You’ve done the hard work. You found a grant and submitted your proposal! But how long will it take until you find out if you’ve been approved?
The funder’s guidelines will usually indicate the funding distribution schedule. Since each funding source is different, the time from grant application submission until notification will vary.
The chance of winning a grant can vary depending on how many people apply and the caliber of your proposal. These odds do increase with the more grants you apply for, so don’t expect to put all your eggs in one basket.
Remember, while grants are helpful, they should not be your first or only source of income. In the meantime, many grant seekers also create a crowdfunding campaign to assist in raising immediate funds for their cause.
If your grant proposal was rejected, there are still options available.
Think of rejection as an opportunity and not a reason to give up. There are five steps you can immediately take to help you recover. This can even forge a relationship with the organization moving forward.
1. Ask for Feedback
Call the foundation, not to complain but to get more information. Speak with a program officer and ask:
1. Could we have done something differently in our proposal?
2. May we resubmit the proposal for the next funding cycle?
3. Do you know of any other foundations that might be interested in our project?
2. Be Gracious
Write a gracious letter and thank them for their time, their review of your proposal, and the opportunity to work with them. Remember to never waste an opportunity to develop a relationship with a funding source. It’s always best to build a bridge rather than burn one.
3. Review Your Application
Review your application and make sure you didn’t make any mistakes. Make sure you’re not courting rejection out of ignorance or oversight. If you submit a poorly written proposal, your application will be unlikely to be funded. Even if you have met all of the application guidelines and prepared a compliant proposal, your application may not be shortlisted for further review due to making a simple error.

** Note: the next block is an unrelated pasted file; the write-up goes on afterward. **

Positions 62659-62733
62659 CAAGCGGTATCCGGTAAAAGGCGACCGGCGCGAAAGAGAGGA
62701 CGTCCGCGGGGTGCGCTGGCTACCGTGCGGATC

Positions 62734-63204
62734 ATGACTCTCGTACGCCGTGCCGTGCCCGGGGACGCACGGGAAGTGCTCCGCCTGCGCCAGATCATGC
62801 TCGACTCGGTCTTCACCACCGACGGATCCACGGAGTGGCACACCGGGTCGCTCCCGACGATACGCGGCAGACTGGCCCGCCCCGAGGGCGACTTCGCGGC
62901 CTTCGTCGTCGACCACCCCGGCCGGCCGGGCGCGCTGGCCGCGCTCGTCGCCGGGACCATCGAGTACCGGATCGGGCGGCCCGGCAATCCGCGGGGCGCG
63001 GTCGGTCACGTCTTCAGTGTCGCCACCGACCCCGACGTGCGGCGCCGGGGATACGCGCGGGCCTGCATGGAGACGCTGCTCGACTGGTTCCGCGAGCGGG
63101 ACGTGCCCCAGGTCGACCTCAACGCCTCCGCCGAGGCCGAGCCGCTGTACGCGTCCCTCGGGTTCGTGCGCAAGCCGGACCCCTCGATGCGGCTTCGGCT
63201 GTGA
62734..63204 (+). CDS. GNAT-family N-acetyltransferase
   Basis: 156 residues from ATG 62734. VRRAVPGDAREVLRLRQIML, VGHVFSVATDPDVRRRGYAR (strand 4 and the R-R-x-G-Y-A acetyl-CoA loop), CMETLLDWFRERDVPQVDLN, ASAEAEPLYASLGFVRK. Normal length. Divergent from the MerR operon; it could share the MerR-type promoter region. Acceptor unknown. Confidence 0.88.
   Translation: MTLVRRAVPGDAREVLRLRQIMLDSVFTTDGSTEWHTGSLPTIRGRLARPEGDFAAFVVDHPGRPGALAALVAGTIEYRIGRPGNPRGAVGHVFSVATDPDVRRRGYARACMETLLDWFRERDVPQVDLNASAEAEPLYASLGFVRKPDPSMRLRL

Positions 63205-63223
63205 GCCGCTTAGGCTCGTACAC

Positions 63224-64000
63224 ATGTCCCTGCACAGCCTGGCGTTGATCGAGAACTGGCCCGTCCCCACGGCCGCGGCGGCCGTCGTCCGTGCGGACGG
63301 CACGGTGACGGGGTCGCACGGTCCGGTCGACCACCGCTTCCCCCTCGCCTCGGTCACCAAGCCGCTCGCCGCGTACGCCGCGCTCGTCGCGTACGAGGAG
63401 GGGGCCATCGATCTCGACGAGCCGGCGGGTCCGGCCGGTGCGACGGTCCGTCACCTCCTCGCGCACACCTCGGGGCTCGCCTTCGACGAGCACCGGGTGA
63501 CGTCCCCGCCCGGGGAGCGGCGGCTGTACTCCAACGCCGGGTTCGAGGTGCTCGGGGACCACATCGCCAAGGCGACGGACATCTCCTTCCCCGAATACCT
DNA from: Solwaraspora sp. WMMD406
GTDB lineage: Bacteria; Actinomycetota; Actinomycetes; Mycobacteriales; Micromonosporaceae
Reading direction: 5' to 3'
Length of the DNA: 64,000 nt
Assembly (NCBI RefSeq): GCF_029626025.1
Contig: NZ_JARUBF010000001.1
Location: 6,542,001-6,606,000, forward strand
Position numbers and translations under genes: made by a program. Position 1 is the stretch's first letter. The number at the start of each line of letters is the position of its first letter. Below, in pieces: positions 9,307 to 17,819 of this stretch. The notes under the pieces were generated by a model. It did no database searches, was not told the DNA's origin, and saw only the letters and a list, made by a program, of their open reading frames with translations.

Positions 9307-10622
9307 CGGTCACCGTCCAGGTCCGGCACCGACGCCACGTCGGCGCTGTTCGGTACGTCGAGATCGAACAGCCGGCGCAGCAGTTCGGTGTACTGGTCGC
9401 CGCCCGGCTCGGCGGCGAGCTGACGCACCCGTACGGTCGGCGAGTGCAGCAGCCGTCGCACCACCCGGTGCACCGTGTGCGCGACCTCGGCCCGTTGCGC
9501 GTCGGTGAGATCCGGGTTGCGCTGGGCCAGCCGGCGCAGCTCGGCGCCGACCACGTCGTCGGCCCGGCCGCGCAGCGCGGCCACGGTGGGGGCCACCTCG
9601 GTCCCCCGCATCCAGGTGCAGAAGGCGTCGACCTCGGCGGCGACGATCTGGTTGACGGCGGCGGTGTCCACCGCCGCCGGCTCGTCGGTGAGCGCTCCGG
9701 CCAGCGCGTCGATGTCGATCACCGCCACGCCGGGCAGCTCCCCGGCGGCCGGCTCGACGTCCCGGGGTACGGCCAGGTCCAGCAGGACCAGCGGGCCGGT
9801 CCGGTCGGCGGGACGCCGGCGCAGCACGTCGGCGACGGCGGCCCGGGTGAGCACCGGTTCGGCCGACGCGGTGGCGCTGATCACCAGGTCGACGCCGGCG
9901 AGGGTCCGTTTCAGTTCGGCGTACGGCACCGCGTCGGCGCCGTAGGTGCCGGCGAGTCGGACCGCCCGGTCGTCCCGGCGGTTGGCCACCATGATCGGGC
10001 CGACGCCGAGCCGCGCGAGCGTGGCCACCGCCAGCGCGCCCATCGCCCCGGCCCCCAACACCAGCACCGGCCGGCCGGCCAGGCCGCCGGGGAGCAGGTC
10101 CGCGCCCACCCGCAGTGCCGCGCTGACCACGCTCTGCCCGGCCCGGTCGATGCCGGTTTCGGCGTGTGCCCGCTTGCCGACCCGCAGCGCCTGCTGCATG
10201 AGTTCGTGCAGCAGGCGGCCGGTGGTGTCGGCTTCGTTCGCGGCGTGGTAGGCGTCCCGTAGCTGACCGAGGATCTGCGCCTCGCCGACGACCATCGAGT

Did you follow the directions for your application? One mistake could knock your proposal out before it even reaches the desk of the deciding program officer. In the future, consider hiring a professional grant writer for help with the development and overall polishing of your grant application.
4. Network for a Future Approach
Did you reach out and network with the foundation before you applied? Find a way to get to know someone there. Find a board member who knows someone at the foundation and have them approach someone about the grant. You can also make phone calls and ask questions to test their interest in your project. Even if they don’t fund your proposal this time around, building a relationship can help with future applications.
5. Is Your Organization Ready?
If your organization is new to the grants game, you need to be in a position where you can apply for grants. Do you have a good track record? Are you well known in your community? Are you fiscally capable? If you’ve submitted three or more grant proposals and haven’t won at least one, you may want to hire a grant writer. They are experienced in the grant field and can help open up doors for your organization.
Remember that a grant is not a solution to your financial problems. No foundation wants to help bail you out. They want to partner with organizations that are financially stable and sustainable.
On average, it can take a few months to discover if your application has been awarded after you’ve submitted your application. This can be longer, depending on the funding source. However, in most cases, a distribution timeline can be listed in their guidelines. However, if your proposal was rejected, this could be an opportunity to reapply at a later date. Any rejection, taken well, can lead to much better grant-seeking in the future.
Additionally, you may want to assess the possibility of hiring a grant writer to help increase your chances of being awarded a grant. Furthermore, you can consider other avenues to raise money in the meantime, such as crowdfunding campaigns and fundraisers. Alternatively, if you’re seeking bailouts to financial problems, we recommend researching loans rather than grants.
While there is no guarantee of being awarded a grant, there is no limit on how many grants you can apply for. New grants become available each day, so check grant databases on a regular basis to stay updated on the newest funding opportunities available!